Many of our Arduino projects, especially the more complex ones, produce data that often needs to be stored and monitored remotely. What better way than to upload them via the web? In fact today with the advent of the IoT (Internet of Things) the web environment is not only a prerogative of HTML pages made to show information for humans, but also an excellent environment for exchanging data between networks of devices and sensors. connected to the network. Today this reality is widespread and there are many services available on the network, SaaS (Software as a Service), specialized precisely for IoT devices, including Adafruit IO.
What is Adafruit IO
Adafruit IO is a cloud service available on the network and with which it is possible to connect our devices, such as an Arduino board. Its main function is to store the data acquired by one or more boards connected to sensors, to show them both in real time and subsequently, but it can also perform other interesting functions.
In fact, this platform can be used to:
- show the data produced in real time online, using graphs and squares in a control panel (dashboard).
- remote control of devices (motors, sensors, etc.) via web or mobile phone using buttons inserted in the control panel (dashboard)
- connect your project to network services such as RSS feeds, IFTTT, mail, etc …
- Insert triggers that are activated when data values exceed certain thresholds, or at a scheduled time.
To access Adafruit IO, you must have an Adafruit account, or create one specifically on io.adafruit.com.
Feeds are the basis of how Adafruit IO works. These in fact manage the different data streams that the system is loading together with the corresponding metadata containing other useful information, such as the sensor that is producing them, the date and time, or the GPS coordinates of the data source.
The feeds are then connected to the various graphic blocks to form the Dashboards, real control panels that are another important feature integrated into Adafruit IO. Bar graphs, switches, maps, scrolling texts, or other forms of visualization of your data, will be the blocks with which you will build your personal control panels that you can access from any browser, both from PC and from mobile.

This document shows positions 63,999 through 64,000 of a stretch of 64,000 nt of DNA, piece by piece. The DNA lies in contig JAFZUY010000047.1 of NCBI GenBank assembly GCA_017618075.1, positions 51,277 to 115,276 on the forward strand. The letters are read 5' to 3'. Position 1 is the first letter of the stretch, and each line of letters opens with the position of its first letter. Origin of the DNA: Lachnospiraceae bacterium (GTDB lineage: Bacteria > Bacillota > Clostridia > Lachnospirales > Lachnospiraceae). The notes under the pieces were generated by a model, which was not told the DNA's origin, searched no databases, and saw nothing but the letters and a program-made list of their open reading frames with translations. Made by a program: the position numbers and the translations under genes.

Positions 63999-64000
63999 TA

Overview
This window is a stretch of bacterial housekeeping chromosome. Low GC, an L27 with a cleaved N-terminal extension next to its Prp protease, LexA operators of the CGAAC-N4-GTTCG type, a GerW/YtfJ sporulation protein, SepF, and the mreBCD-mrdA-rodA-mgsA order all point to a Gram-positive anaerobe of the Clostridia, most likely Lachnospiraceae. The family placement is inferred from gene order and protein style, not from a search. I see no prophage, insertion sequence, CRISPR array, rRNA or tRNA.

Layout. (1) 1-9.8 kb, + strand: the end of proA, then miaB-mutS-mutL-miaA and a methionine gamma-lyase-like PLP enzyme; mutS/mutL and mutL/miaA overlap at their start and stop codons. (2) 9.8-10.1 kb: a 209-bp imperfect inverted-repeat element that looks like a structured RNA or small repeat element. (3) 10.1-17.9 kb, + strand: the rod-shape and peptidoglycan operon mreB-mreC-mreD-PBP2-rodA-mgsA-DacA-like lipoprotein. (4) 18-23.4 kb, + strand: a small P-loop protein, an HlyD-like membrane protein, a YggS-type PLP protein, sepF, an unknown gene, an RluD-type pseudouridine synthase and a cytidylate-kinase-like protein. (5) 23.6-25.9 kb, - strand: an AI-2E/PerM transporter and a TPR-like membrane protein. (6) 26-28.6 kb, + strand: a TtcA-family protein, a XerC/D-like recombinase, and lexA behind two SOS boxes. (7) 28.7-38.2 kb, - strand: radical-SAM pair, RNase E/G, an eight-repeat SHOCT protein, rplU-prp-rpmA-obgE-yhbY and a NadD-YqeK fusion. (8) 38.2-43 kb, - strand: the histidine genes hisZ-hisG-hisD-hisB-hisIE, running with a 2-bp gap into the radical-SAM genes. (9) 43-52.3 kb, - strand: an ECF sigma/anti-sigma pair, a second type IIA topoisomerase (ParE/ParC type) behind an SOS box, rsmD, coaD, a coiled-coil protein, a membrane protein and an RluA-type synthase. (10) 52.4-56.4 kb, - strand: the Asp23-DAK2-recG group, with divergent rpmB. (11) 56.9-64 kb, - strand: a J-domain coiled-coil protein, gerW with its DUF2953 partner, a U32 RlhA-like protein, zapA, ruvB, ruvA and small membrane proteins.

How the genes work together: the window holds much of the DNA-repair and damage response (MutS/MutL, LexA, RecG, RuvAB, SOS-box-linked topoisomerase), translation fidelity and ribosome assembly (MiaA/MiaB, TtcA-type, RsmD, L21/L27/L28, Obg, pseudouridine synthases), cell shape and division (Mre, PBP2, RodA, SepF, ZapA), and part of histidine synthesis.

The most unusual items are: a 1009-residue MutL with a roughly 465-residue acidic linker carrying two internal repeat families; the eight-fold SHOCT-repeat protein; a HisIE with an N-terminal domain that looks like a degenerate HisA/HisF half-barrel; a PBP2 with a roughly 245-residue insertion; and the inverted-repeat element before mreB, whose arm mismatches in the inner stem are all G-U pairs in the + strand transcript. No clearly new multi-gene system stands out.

As for hardware compatibility, Adafruit IO is a system compatible with many boards including those of Arduino. There are a series of libraries ready and downloadable from the site, which allow you to connect our cards with Adafruit IO through the most common connection interfaces such as WiFi (ESP8266, ESP32, WINC1500, and WICED), Ethernet, or Cellular.
Adafruit IO Arduino Library
To facilitate the operation of connecting to the network with Arduino boards, Adafruit provides the Adafruit IO Arduino Library.
This library allows us to use the following network connection devices that can be connected to Arduino:
- Adafruit AirLift: an external module provided by Adafruit, to be connected to Arduino and to be able to connect to the WiFi network
- ESP8266: low cost WiFi chip
- ESP32: low cost WiFi
- ATWINC1500: chip WiFi
- WICED: WiFi technology
- FONA: Mini Cellular GSM
The library can be easily installed through the Arduino Library Manager. From the Arduino IDE menu select Sketch -> Include Library -> Manage Libraries .. and the following window will appear. Select the Adafruit IO Arduino library and start the installation. Same thing to install any updates that will be released later.
If you want to do everything yourself, you can download the Adafruit IO Arduino Library directly from GitHub and then install it manually.
Once you have logged into Adafruit IO as your personal user, a screen appears with all the dashboards we have created.
By selecting the desired dashboard or pressing the New Dashboard button, you access the editor, where you can edit and add blocks to our dashboard. These blocks are nothing more than different ways of visualizing our data in the form of graphs, graphs or gauges of different shapes and functions.
There are therefore different types of blocks, each of them with different functions. Select the one that suits you best and configure its features according to your needs.
And so on, block by block you will create your own control panel, which will then be available on the network when completed. You will then have a real control panel with a lot of viewers, indicators and buttons, accessible from any browser, even from a mobile phone.
Once the controls have been created on our dashboard, it will be necessary to create feeds that manage the inflow of data remotely and display them through the control in real time.
Once you have entered all the quardants (blocks) in the control panel (dashboard) you can use other services such as Triggers. These are very useful automatisms, since they are used to independently monitor some data flows. When a particular event occurs (a value exceeds a certain maximum or minimum threshold for example), an event can be triggered, such as sending a stop command to a device, an email to an email address, or activation of a device, etc. Triggers can also be scheduled. That is, instead of being triggered by a particular event, you can enter a precise date and a precise time, in which this must be activated.
Other services available are IFTTT and Zapier, very useful for publishing data on the network and which can be interfaced with the Adafruit.IO platform.